The keys of the kingdom have been entrusted by Christ to the elders of His church (Mt. 16:19). With these keys, the officers of the church have the power to retain or remit sins, to shut out the door to the kingdom or to open it up that any would enter (WCF 30.2). The first way of exercising this responsibility is through the preaching of the Word, which we have already considered. The second way is by practicing church discipline.
In Matthew 18, Christ lays out the ways in which the church should respond to obstinate sinners in its midst. If the man or woman does not respond to private admonition or confrontation with witnesses (18:15–16), then the matter is to be taken to the church (18:17a). And if the person refuses to listen to the church, they are to be treated as Gentiles and tax collectors—excommunicated from God’s people (18:17b). For “whatever you bind on earth shall be bound in heaven, and whatever you loose on earth shall be loosed in heaven” (18:18, see also Jn. 20:21–23). This entire process outlined here would apply to private sins—“if your brother sins against you” (18:15). Regarding public sins, St Paul instructs Timothy to rebuke the person in the presence of all, so that observers would fear (1 Tim. 5:20).
This practice of excommunication is sadly neglected in today’s church. And when spoken of, those unfamiliar with the practice tend to view it as “unloving” or cult-like. Therefore, it would do well to touch on this important role of discipline in pastoral ministry and why it is an important and actually loving practice.
As we have seen in Matthew 18, there are degrees of church discipline which take place prior to the final disciplinary act of excommunication. These include private admonition, rebuke before witnesses, and suspension of the unrepentant from the Lord’s Supper for a season (2 Thess. 3:6, 14–15). Excommunication is not a light thing and is not meant to be rushed into by heavy-handed ministers and elders.
In his first letter to the Corinthians, St Paul refers to a man who was engaging in sex with his stepmother, which was “not even tolerated among the pagans,” and instructs the church to remove the man from among them (1 Cor. 5:2). He goes on to explain that they are not to associate with any brother or sister who is guilty of sexually immorality, greed, idolatry, reviling, drunkenness, or swindling (5:11). He then quotes Deuteronomy 17:7 saying, “Purge the evil person from among you” (5:13).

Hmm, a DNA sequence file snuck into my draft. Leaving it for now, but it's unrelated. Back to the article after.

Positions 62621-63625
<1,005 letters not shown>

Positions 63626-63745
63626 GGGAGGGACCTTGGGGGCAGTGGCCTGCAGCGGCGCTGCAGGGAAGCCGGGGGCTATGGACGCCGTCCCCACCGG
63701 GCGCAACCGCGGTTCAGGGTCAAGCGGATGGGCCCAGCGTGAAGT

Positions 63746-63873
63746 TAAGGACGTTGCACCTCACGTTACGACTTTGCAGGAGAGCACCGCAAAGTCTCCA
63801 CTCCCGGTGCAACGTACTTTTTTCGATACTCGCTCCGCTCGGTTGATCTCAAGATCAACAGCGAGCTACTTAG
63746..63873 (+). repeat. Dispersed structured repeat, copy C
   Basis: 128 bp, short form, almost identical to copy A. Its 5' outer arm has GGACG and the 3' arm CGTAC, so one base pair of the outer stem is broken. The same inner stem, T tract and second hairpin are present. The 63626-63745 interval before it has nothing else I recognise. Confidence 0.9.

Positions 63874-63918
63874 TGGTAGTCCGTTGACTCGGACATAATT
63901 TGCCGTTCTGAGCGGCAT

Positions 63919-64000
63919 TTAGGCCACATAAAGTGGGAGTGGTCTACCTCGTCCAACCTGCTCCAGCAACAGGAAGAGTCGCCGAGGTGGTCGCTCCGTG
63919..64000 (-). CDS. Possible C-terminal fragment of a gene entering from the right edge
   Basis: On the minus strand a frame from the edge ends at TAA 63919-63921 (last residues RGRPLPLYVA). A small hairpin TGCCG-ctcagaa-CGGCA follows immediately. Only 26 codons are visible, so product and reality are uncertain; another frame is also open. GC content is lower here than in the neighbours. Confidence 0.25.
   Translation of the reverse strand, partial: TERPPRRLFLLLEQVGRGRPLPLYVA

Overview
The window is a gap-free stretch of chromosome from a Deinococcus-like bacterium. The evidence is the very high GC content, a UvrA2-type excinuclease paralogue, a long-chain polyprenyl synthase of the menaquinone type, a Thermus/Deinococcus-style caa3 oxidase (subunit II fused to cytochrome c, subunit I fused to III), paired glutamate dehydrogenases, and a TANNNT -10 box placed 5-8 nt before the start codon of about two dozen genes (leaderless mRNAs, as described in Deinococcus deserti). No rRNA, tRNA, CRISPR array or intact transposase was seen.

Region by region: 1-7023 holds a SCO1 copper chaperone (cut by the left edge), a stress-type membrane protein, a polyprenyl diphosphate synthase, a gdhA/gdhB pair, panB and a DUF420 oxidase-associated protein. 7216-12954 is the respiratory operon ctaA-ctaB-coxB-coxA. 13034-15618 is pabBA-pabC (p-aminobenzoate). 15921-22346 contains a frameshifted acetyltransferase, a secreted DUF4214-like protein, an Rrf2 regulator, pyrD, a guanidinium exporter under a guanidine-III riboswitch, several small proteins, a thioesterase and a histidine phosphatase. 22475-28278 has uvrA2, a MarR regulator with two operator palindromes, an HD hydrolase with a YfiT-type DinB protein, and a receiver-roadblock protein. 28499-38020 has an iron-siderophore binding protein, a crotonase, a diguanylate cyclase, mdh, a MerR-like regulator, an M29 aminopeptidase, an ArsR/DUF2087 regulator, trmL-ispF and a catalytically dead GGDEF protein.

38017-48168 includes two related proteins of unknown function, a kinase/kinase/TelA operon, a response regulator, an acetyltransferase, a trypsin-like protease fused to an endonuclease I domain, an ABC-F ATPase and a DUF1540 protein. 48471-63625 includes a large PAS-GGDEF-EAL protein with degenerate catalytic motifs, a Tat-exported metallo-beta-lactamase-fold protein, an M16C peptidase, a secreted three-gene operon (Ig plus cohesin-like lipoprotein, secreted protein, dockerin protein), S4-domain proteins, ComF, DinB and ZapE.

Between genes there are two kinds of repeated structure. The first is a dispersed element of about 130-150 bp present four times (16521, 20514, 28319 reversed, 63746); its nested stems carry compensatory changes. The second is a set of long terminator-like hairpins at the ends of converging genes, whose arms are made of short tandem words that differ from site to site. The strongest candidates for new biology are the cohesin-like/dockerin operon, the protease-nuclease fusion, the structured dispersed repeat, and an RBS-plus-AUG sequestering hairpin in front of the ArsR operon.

But for what reason is this removal to be done? Why should ministers and elders go through this hard process over individuals who often do not care? The Westminster Confession of Faith lays out multiple ends in view for excommunication: that the offending brother would repent and return, to deter others from similar sin, for purging out of the leaven that which would infect the whole lump, to vindicate Christ’s honor and the gospel, and to prevent the wrath of God from justly falling upon the church (WCF 30.3).
As the Confession states, the goal of excommunication is not the mere removal of the offender from the church, although that is certainly a reason in order to protect the purity of the church (1 Cor. 5:6, 11). But in terms of the offender themselves, the goal of excommunication is ultimately the restoration of the unrepentant sinner to God and the church again. We see this happen in 2 Corinthians, where St Paul encourages the congregation to forgive and comfort someone who was apparently excommunicated (2:6–8). The act of excommunicating a man or woman from the church is a clear declaration to the person that Christ’s church believes them to be living as a covenant breaker in unrepentant sin. This is to bring upon the person shame that can lead to repentance (2 Thess. 3:14). The man in 1 Corinthians was put out of the church and handed over to Satan “for the destruction of the flesh, so that his spirit may be saved in the day of the Lord” (5:5). Calvin interprets this passage as the man being put outside the church (delivered to Satan) for temporal condemnation so that he would come to repent and be saved. And when a brother or sister repents of their sin and seeks reconciliation with the church, we should be excitedly eager to receive them with joy. As St Cyprian wrote,
“I wish all to be brought back into the Church: I wish all our fellow-soldiers to be contained within the camp of Christ and the mansions of God the Father… Those returning in repentance, and those confessing their sins with simple and humble satisfaction, I embrace with prompt and full delight.”
Without the goal of restoration in mind, excommunication can and will be abused by unjust and unloving men. Discipline that honors Christ must be exercised with a sober understanding of the severity of such judgment, and with a spirit of meekness and humility.
Find other posts in this series here.
 John Calvin, Institutes of the Christian Religion (Peabody, MA: Hendrickson Publishers, Inc.), 4.12.5.
 Ibid. 4.12.8.